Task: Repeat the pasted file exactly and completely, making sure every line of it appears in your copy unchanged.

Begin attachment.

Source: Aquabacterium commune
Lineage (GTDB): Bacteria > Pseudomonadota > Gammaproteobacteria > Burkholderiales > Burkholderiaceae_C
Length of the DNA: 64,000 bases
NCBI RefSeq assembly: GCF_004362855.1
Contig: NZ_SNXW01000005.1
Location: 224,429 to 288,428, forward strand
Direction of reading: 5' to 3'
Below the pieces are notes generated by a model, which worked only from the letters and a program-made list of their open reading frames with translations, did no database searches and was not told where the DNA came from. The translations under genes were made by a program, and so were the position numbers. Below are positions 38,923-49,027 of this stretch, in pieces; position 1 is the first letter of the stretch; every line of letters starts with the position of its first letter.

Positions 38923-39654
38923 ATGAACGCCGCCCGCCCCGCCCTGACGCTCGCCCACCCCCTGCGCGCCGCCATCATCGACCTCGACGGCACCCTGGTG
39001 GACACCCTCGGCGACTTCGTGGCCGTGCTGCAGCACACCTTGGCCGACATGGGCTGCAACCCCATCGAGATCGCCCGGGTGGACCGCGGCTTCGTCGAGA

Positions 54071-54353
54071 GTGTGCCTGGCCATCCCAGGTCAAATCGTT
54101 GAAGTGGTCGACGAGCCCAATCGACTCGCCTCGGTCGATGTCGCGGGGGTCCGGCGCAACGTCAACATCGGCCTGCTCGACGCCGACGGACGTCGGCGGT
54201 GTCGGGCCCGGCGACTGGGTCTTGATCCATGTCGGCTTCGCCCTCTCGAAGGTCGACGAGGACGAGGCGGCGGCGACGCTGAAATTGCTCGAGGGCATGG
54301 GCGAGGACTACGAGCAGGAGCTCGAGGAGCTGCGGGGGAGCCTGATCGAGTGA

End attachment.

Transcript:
Source: Aquabacterium commune
Lineage (GTDB): Bacteria > Pseudomonadota > Gammaproteobacteria > Burkholderiales > Burkholderiaceae_C
Length of the DNA: 64,000 bases
NCBI RefSeq assembly: GCF_004362855.1
Contig: NZ_SNXW01000005.1
Location: 224,429 to 288,428, forward strand
Direction of reading: 5' to 3'
Below the pieces are notes generated by a model, which worked only from the letters and a program-made list of their open reading frames with translations, did no database searches and was not told where the DNA came from. The translations under genes were made by a program, and so were the position numbers. Below are positions 38,923-49,027 of this stretch, in pieces; position 1 is the first letter of the stretch; every line of letters starts with the position of its first letter.

Positions 38923-39654
38923 ATGAACGCCGCCCGCCCCGCCCTGACGCTCGCCCACCCCCTGCGCGCCGCCATCATCGACCTCGACGGCACCCTGGTG
39001 GACACCCTCGGCGACTTCGTGGCCGTGCTGCAGCACACCTTGGCCGACATGGGCTGCAACCCCATCGAGATCGCCCGGGTGGACCGCGGCTTCGTCGAGA

Positions 54071-54353
54071 GTGTGCCTGGCCATCCCAGGTCAAATCGTT
54101 GAAGTGGTCGACGAGCCCAATCGACTCGCCTCGGTCGATGTCGCGGGGGTCCGGCGCAACGTCAACATCGGCCTGCTCGACGCCGACGGACGTCGGCGGT
54201 GTCGGGCCCGGCGACTGGGTCTTGATCCATGTCGGCTTCGCCCTCTCGAAGGTCGACGAGGACGAGGCGGCGGCGACGCTGAAATTGCTCGAGGGCATGG
54301 GCGAGGACTACGAGCAGGAGCTCGAGGAGCTGCGGGGGAGCCTGATCGAGTGA